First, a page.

Research data management @lastatale
The University endorses Open Research Data principles and actions as a prerequisite for reproducibility and open access to science findings. The University of Milan acknowledges the importance of data management for scientific research quality and integrity, and adopts the highest standards for data collection, storage and preservation.
The Data Management Policy formalises our full adherence to Open Research Data, establishes the responsibilities, rights and duties of the University and of its researchers, proposes a Data Management Plan (DMP) model for data collection, documentation, storage, access, use and preservation (or destruction).
Research data means data in the form of facts (figures, symbols, texts, images or sounds) that are used as primary sources of scientific research and are necessary to validate its findings (University RDM policy).
Research data management throughout its lifecycle is a very complex process that must be accurately set up according to international standards defining its key features.
Open Data is data that can be used, edited and shared by anyone, for any reason, provided that their origin and open access are preserved.
What is FAIR data?
To meet the expectations of the European Commission and comply with Open Science policies, the data must be:
Findable: traceable and described using recognized standard metadata sets (e.g. Dublin Core) and unique identifiers (e.g. DOI)
Accessible: the data must always be accessible upon a justified request, and must be open whenever possible
Interoperable: it must be read and processed by FAIR-compliant systems
Reusable: it must come with a license detailing permitted uses and with all the documents required for re-using the data (methods, tools, etc.)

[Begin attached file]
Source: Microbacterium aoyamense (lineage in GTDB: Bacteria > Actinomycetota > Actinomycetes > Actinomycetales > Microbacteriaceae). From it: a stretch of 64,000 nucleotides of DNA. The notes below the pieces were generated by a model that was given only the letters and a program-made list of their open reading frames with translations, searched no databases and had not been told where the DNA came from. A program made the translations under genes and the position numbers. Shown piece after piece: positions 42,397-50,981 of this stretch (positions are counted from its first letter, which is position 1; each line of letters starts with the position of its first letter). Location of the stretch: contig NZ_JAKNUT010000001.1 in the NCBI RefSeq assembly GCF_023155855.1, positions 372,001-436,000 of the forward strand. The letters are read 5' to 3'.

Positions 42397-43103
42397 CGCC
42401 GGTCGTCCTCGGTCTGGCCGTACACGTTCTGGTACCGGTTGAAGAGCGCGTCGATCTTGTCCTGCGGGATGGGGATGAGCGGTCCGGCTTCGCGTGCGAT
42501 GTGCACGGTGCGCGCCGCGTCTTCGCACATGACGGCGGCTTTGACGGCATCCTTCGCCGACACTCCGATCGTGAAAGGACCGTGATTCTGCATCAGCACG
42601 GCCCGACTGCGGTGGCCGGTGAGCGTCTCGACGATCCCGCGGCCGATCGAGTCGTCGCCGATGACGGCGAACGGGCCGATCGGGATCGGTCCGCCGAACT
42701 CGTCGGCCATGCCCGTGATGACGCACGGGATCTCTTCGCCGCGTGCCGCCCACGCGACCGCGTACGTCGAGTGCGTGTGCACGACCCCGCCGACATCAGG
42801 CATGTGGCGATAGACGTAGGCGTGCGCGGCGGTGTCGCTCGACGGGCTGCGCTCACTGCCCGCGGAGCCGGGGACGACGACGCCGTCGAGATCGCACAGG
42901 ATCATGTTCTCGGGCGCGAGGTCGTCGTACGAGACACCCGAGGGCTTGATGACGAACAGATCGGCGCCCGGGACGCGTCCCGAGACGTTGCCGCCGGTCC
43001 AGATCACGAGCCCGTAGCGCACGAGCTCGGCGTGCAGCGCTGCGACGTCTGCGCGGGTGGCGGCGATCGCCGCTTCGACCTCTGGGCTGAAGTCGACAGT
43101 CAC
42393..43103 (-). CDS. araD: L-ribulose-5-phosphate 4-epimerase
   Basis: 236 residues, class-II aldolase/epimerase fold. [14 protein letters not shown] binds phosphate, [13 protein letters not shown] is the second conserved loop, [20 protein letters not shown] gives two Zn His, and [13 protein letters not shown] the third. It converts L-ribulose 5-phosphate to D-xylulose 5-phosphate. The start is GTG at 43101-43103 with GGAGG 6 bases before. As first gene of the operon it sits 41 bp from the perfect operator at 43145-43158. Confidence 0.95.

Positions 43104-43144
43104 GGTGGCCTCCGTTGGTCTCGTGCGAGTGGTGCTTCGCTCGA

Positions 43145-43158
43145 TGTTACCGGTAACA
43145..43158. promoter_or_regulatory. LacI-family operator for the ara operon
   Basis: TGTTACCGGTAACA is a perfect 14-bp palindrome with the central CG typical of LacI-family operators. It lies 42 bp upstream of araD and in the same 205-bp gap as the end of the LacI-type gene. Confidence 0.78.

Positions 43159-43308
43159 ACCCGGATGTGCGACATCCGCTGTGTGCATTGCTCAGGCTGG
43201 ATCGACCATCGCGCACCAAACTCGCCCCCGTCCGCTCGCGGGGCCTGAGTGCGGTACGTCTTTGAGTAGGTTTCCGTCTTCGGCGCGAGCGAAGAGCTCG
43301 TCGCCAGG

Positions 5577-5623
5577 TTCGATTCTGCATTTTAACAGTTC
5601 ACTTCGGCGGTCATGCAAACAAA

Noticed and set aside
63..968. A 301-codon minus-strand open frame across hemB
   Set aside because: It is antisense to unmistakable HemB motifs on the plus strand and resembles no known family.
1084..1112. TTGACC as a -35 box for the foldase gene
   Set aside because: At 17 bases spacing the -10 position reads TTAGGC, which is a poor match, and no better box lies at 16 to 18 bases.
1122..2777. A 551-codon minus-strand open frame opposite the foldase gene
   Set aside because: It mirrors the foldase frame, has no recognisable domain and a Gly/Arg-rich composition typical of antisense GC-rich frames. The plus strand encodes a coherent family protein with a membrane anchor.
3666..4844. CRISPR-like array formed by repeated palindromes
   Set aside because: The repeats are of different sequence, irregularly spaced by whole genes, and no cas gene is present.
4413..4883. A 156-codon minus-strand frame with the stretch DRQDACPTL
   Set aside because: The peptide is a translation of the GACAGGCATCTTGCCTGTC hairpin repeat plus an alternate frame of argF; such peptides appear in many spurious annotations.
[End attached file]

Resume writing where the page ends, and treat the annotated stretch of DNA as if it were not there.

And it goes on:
The European Commission, as well as other sponsors, requires funding beneficiaries (Horizon 2020, ERC) to make the resulting research findings available for open access.
Research findings are the scientific publications and the underlying data generated during the study. The Commission requires data to be available in a repository in line with FAIR principles, and with as few restrictions as possible.
In 2017, the European Commission published its guidelines for open access to publications and research data in funding programmes.
The data must be as open as possible, as closed as necessary. Not all data can be open, but must still be accessible.
It is possible to opt out (on justified grounds) at any stage of the project if:
- the project is not expected to generate data
- there would be a breach of the General Data Protection Regulation
- the data must be used for patenting procedures
- the project objectives may be undermined by open data
It is also possible to make only some datasets open.
The DMP is the tool available to researchers for planning the collection, storage, description and dissemination of research data and metadata according to FAIR principles.
The plan must be completed within 6 months of project approval and is one of the mandatory deliverables, barring an opt-out.
Research data management is a very complex process. That is why it is important to set its general guidelines and framework at the beginning of a project.
The DMP is conceived as a living document to be updated throughout the research project, in subsequent versions. It follows the entire life cycle of data ensuring its traceability, availability, authenticity, quotability and appropriate conservation, while also taking into account ethics and safety.
European Open Science Cloud (EOSC) is a European Commission initiative to build a competitive and data-based European knowledge economy. It is a virtual place consisting of federated and interoperable infrastructures, which brings together researchers and service providers pursuing the common goal of FAIR data management and the creation of a shared language, beyond national borders and across disciplines.
In 2017, the European Commission launched the EOSC project and released the EOSC Declaration, which was endorsed by research institutions, financial sponsors, scientific publishers, and data management providers.
The EOSC will provide 1.7 million European researchers and 70 million professionals in the fields of hard sciences and human and social sciences with a virtual open-service environment for storing, managing, analysing and reusing research data beyond geographical boundaries and across disciplines, based on a federated system of distinct scientific infrastructures located in different EU states.